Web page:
Burden of unpaid care work and lack of time for home-based workers
Homeworkers remain invisible to state policies, programs and the public eye. They figure nowhere in the popular understanding of productive labor. Since most home-based workers work away from home, their work, effort, and time spent go unnoticed. Moreover, since the workplace itself is the home, escape from unpaid care work is inevitable.
Homeworkers remain invisible to state policies, programs and the public eye. They figure nowhere in the popular understanding of productive labor. Since most home-based workers work away from home, their work, the effort and the time they put into it are not noticeable. Moreover, since the workplace itself is the home, escape from unpaid care work is inevitable.
Who are homeworkers?
The Independent Group defines homeworkers as (a) own-account workers and contributing family workers assisting own-account workers involved in the production of goods and services at home for the market and (b) workers engaged in work from their home for pay, resulting in a product or service as specified by the employer(s), regardless of who provides the equipment, materials or other inputs used, and family workers assisting such workers.
Homeworkers are engaged in labour-intensive manual economic activities and capital-intensive or information-intensive professional or administrative services. Homeworkers are near the bottom of the labor chain in India, but are not a homogeneous group. Examples of these activities are the sewing of clothes, the preparation of shoe uppers, the manufacture of incense sticks, the rolling of beedies, laundry services, the assembly of electrical outlets or electronic components, professional and technical consulting and data entry, processing and analysis services offered to individuals and businesses.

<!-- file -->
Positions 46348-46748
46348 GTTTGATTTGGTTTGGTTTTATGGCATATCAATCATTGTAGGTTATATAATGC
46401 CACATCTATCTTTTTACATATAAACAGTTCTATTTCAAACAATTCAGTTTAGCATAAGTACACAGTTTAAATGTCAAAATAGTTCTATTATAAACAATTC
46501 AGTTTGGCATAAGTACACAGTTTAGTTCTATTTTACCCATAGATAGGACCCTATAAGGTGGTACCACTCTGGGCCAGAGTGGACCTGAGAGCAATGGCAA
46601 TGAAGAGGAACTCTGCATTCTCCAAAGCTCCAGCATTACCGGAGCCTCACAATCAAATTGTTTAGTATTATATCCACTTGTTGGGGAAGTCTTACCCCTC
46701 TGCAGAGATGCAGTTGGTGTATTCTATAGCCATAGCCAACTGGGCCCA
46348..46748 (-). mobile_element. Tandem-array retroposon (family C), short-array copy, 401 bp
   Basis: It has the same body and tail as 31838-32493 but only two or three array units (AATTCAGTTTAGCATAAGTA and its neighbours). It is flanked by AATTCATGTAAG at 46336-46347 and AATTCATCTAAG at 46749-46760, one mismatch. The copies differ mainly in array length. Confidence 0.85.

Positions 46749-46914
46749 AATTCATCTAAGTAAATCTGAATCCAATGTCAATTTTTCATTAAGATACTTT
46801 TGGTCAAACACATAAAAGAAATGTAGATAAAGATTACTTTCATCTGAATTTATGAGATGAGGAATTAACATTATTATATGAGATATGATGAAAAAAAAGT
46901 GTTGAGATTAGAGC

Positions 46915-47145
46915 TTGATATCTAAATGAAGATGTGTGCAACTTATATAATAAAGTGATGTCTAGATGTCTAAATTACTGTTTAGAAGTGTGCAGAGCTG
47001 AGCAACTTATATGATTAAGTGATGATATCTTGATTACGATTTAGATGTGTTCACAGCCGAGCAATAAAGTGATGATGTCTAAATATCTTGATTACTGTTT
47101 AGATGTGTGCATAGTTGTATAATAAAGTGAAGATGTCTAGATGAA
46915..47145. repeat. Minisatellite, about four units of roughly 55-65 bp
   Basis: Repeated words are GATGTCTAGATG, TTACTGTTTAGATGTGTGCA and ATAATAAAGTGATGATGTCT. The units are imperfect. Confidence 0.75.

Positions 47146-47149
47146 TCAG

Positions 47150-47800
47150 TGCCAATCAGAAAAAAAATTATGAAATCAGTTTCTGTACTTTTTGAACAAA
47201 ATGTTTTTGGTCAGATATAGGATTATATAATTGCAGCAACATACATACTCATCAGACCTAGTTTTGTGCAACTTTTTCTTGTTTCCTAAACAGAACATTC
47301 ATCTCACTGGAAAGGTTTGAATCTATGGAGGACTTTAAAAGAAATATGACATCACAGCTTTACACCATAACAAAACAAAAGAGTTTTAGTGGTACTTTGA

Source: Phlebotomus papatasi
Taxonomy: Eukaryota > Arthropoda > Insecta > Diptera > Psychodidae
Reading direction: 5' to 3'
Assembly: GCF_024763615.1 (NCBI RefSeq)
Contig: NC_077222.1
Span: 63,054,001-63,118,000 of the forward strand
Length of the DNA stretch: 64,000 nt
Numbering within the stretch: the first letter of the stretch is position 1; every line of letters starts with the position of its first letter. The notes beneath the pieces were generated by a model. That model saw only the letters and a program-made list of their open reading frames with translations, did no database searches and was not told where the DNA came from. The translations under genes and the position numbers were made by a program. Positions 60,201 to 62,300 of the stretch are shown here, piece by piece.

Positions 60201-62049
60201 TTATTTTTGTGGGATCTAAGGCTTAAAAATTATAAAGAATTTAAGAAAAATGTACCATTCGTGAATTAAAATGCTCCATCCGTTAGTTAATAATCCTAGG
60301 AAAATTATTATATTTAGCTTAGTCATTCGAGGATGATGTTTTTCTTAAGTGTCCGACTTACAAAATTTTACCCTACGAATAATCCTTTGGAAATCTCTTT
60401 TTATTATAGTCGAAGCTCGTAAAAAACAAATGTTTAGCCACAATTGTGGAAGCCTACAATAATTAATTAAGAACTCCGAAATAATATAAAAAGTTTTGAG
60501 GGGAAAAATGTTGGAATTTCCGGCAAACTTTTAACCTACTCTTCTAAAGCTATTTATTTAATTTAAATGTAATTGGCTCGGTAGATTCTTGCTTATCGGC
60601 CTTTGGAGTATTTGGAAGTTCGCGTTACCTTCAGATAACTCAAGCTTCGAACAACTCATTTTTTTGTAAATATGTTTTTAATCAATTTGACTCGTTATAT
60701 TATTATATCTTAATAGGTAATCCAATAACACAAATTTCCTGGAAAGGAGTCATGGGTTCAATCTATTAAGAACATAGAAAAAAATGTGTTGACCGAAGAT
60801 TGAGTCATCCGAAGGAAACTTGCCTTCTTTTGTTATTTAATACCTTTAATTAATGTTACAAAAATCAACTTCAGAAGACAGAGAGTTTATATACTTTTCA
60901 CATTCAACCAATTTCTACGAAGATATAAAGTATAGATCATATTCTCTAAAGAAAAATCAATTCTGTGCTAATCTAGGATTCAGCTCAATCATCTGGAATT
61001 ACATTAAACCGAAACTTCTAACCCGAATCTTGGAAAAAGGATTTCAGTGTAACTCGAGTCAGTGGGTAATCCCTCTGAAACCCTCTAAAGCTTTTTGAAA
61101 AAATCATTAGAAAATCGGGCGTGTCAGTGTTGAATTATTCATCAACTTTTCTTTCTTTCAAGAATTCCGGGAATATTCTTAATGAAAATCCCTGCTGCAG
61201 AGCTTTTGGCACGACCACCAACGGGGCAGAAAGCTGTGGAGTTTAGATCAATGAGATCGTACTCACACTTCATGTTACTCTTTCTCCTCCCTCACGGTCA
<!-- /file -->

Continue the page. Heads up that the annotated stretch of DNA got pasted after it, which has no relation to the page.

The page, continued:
Although labor market participation rates for women are lower than for men in most countries, more women than men work from home globally; the share of women is 57% against 43% for men. Social restrictions do not prohibit women from working, but they prohibit them from working outside the home. The sexual division of labor leads to unrecognized and precarious jobs.sexual division of the workspace‘.
Homework is primarily piecework; therefore, every minute spent working is essential to earning a substantial income. According to a statistical note by WIEGO (Women in Informal Employment: Globalizing and Organizing, a global research and policy network focused on improving the conditions of workers in the informal economy), in 2020 more than half (53%) of women home-based workers worked up to 36 hours per week working from home alone; more than a quarter (29%) of women work 43 hours or more. The average working week of women working from home is significantly lower than that of men in both urban and rural areas: an average of 38.5 hours for all women and 55.5 hours for all men.
Feminists have long challenged the public-private bifurcation of work, where wage labor within a defined workspace is accorded higher value. Recognizing the importance of unpaid housework and women’s care work, without which the productivity of wage labor would suffer, feminists sought to redefine concepts such as ‘work’ and ‘labour’. Historically, workers attempt to maintain the 8x8x8 (work x leisure x rest-sleep) division of a day, while capitalists attempt to steal workers’ leisure and rest time. For women who work from home, there are no such divisions; at least they are not obvious.
Sitara’s working day